After three decades of calculating a massive number of high-risk and no-risk decisions, Michael Jordan finally arrived four years ago at what public evidence still suggests was his ultimate destination:
Parts 5 and 6 of ESPN’s “The Last Dance,” which aired Sunday night, served as several reminders of what Jordan, as he piled on the dollars, was ready and unwilling to do at the height of his fame.
MJ arrived in the mid-1990s as perhaps the most recognizable face on the planet. He was paid millions by the Chicago Bulls, millions more from Nike, and a few scattered millions from many other products he endorsed. He was ubiquitous, showcasing products on television, on billboards, and in magazines. “Air Jordan” sneakers have transcended basketball. He had every reason to feel safe as a cultural icon. The world was his audience, his ear to his lips. Waiting for his voice.
And MJ didn’t even offer a whisper. Known for his willingness to take risks, his willingness to bet on high or low stakes, he would be a spectator in the eternal search for equality.
Jordan’s position is well understood by former President Barack Obama, a Bulls fan past and present, and also among those interviewed for “The Last Dance.”
“Any African-American in this society that is significantly successful has an added burden,” Obama said. “And often America is very quick to adopt a Michael Jordan or an Oprah Winfrey or a Barack Obama, as long as it’s understood that you don’t get too controversial about broader issues of social justice.”
While one of Jordan’s teammates, Craig Hodges — who twice led the league in 3-point shooting percentage — shone a light on the injustice, Jordan remained silent. When Harvey Gantt, Charlotte’s first black mayor, made his first effort to unseat avowed racist Jesse Helms in 1990, Helms prevailed (52.6% to 47.4), Jordan refused to endorse the either.
“For someone who, at the time, was preparing for a career in civil rights law and public life, and knowing what Jesse Helms stood for,” Obama said, “you would have wanted to see Michael push more strong on it.
“On the other hand, he was still trying to figure out, ‘How do I deal with this image that’s been created around me? And how can I be up to it? “
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Jordan’s image was shaped in large part by agent David Falk, who negotiated contracts and advised on business matters. “Be Like Mike” was a catchphrase because Falk and MJ approved.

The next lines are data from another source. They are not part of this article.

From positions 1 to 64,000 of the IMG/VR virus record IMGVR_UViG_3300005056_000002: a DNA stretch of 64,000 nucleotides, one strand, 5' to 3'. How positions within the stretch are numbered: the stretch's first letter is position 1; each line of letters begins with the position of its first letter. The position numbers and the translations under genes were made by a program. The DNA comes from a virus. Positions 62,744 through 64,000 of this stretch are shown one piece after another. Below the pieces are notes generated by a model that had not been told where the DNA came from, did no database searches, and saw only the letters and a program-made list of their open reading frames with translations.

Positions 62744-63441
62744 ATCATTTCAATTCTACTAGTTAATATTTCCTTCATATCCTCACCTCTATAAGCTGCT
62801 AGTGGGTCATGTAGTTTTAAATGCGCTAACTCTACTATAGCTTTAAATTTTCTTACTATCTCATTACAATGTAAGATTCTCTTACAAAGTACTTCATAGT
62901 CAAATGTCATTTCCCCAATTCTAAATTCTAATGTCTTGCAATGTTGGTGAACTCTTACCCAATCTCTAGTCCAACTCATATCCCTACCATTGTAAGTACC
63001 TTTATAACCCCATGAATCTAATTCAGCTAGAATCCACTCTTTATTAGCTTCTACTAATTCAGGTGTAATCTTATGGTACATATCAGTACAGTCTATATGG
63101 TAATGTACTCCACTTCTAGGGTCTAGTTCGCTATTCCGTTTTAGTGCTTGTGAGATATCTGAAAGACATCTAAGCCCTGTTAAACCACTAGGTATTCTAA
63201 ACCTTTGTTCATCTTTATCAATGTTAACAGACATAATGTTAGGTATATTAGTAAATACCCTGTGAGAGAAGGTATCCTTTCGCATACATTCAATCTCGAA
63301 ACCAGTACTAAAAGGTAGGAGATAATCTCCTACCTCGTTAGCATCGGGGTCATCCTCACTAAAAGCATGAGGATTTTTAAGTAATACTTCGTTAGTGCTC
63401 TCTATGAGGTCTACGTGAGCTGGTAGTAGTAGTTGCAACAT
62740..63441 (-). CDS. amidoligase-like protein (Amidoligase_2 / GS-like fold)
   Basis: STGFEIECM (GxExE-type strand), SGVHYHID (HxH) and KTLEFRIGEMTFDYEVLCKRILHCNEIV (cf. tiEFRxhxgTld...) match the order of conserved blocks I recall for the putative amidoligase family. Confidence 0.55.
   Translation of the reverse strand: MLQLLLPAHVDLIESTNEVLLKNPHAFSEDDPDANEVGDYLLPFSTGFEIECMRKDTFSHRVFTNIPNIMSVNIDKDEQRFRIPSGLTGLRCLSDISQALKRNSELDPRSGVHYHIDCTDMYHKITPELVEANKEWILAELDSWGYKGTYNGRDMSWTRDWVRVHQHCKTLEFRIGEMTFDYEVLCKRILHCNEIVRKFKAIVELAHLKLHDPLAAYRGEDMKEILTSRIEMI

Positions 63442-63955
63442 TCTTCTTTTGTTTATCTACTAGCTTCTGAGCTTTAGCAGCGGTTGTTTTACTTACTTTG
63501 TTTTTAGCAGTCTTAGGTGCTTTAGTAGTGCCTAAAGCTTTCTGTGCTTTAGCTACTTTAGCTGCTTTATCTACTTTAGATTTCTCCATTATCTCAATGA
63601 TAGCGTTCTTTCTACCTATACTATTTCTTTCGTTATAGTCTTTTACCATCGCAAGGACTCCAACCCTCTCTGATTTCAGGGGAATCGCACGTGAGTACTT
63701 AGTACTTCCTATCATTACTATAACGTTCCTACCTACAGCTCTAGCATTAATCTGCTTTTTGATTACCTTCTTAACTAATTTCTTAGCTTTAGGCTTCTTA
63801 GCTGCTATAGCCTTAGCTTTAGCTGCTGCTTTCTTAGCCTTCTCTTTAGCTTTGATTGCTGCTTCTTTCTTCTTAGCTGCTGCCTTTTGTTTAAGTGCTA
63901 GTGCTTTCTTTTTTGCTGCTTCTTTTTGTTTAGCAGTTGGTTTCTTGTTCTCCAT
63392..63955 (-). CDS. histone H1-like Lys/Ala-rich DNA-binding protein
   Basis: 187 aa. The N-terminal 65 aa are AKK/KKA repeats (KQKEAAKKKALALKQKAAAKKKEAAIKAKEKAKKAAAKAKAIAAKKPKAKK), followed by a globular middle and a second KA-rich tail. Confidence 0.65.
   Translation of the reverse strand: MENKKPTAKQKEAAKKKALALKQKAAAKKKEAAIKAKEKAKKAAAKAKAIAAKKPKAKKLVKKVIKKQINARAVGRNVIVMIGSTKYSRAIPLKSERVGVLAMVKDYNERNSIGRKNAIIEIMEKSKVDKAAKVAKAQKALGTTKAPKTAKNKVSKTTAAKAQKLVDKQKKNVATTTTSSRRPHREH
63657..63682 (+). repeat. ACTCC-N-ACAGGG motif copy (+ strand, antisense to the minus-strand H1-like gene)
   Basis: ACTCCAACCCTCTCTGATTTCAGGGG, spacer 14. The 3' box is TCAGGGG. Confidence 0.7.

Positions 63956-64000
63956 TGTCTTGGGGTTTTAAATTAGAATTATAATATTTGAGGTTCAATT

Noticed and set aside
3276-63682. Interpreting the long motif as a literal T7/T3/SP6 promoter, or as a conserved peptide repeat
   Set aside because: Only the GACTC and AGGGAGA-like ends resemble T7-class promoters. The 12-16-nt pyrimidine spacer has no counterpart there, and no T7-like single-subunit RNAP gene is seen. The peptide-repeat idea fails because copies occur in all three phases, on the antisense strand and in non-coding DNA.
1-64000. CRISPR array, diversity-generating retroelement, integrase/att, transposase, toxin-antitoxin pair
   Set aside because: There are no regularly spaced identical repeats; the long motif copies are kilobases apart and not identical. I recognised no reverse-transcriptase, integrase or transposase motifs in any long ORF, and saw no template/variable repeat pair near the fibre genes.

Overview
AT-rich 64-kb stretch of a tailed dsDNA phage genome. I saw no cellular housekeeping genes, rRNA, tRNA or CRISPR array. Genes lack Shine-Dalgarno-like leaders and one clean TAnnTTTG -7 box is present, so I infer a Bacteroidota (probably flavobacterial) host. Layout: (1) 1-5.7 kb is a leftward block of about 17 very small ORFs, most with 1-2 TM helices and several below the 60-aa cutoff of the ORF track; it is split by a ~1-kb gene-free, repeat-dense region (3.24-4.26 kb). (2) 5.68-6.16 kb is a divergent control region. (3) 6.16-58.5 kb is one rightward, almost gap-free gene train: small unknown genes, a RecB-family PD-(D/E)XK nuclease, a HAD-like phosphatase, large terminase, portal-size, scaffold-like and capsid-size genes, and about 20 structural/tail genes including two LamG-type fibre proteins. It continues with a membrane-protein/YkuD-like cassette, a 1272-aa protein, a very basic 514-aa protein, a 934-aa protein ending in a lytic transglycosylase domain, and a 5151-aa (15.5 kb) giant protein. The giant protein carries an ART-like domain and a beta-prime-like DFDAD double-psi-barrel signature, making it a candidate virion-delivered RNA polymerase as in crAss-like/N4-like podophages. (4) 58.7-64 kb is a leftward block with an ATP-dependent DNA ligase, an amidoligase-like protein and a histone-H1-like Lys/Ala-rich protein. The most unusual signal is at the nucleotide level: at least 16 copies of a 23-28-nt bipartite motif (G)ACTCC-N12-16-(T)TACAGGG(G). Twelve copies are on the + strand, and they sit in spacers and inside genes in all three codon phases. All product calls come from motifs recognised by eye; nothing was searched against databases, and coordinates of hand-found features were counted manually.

“My mom asked to do a public service announcement for Harvey Gantt,” Jordan recalled. “And I said, ‘Look, mum, I’m not talking out of pocket about something I don’t know – but I’m going to send a contribution to support it. That’s what I did.
Originally from North Carolina, MJ had a favorite candidate but sought to keep it a secret. Perhaps a little too risky for a multi-millionaire pitchman willing to replace that “m” with a “b”.
As for the oft-referenced quote about Republicans buying shoes, Jordan doesn’t deny either and instead says he’ll live with it because it was said “jokingly.”
“I commend Muhammad Ali for standing up for what he believed in,” said Jordan, whose wealth is valued at $1.9 billion. “But I never considered myself an activist. I considered myself a basketball player.
“I was not a politician. But I was doing my sport. I was focused on my job. Was it selfish? Probably. But it was my energy. That’s where my energy was.
Here’s why it’s disappointing. Would-be spokesmen Magic Johnson and Larry Bird, content to have saved the NBA, were fainting. Kareem Abdul-Jabbar, ready to face injustice, had retired. Muhammad Ali’s profile was diminishing with the effects of Parkinson’s disease.
There was a void. MJ had an opening as a figurehead seeking equality, and he turned away.
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MJ had the floor, an audience of billions. He had legitimate clout, because the NBA belonged to him. Surely he was far too powerful to suffer the fate of Hodges, whose firm and unwavering commitment to fighting injustice led to his banishment from the league.
“Michael didn’t speak largely because he didn’t know what to say – not because he was a bad person,” Hodges told the US Guardian in 2017.
Hodges’ absence among the interviewees is rather notable but not surprising. He moves into a much different space than that occupied by Jordan, who had his reasons for doing it his own way.
It’s a question of priorities. Nike’s “Air Jordan” brand recorded its $1 billion first quarter of 2019. Shoes on souls.
“The way I go about my life is that I lead by example,” Jordan said. “If that inspires you, so much the better. I will continue to do so. If not, then maybe I’m not the person you should be following.
Here in 2020, it’s obvious that those gorgeous milestones were just mere scenery along the road to the 10-figure financial wealth that Jordan achieved in 2016.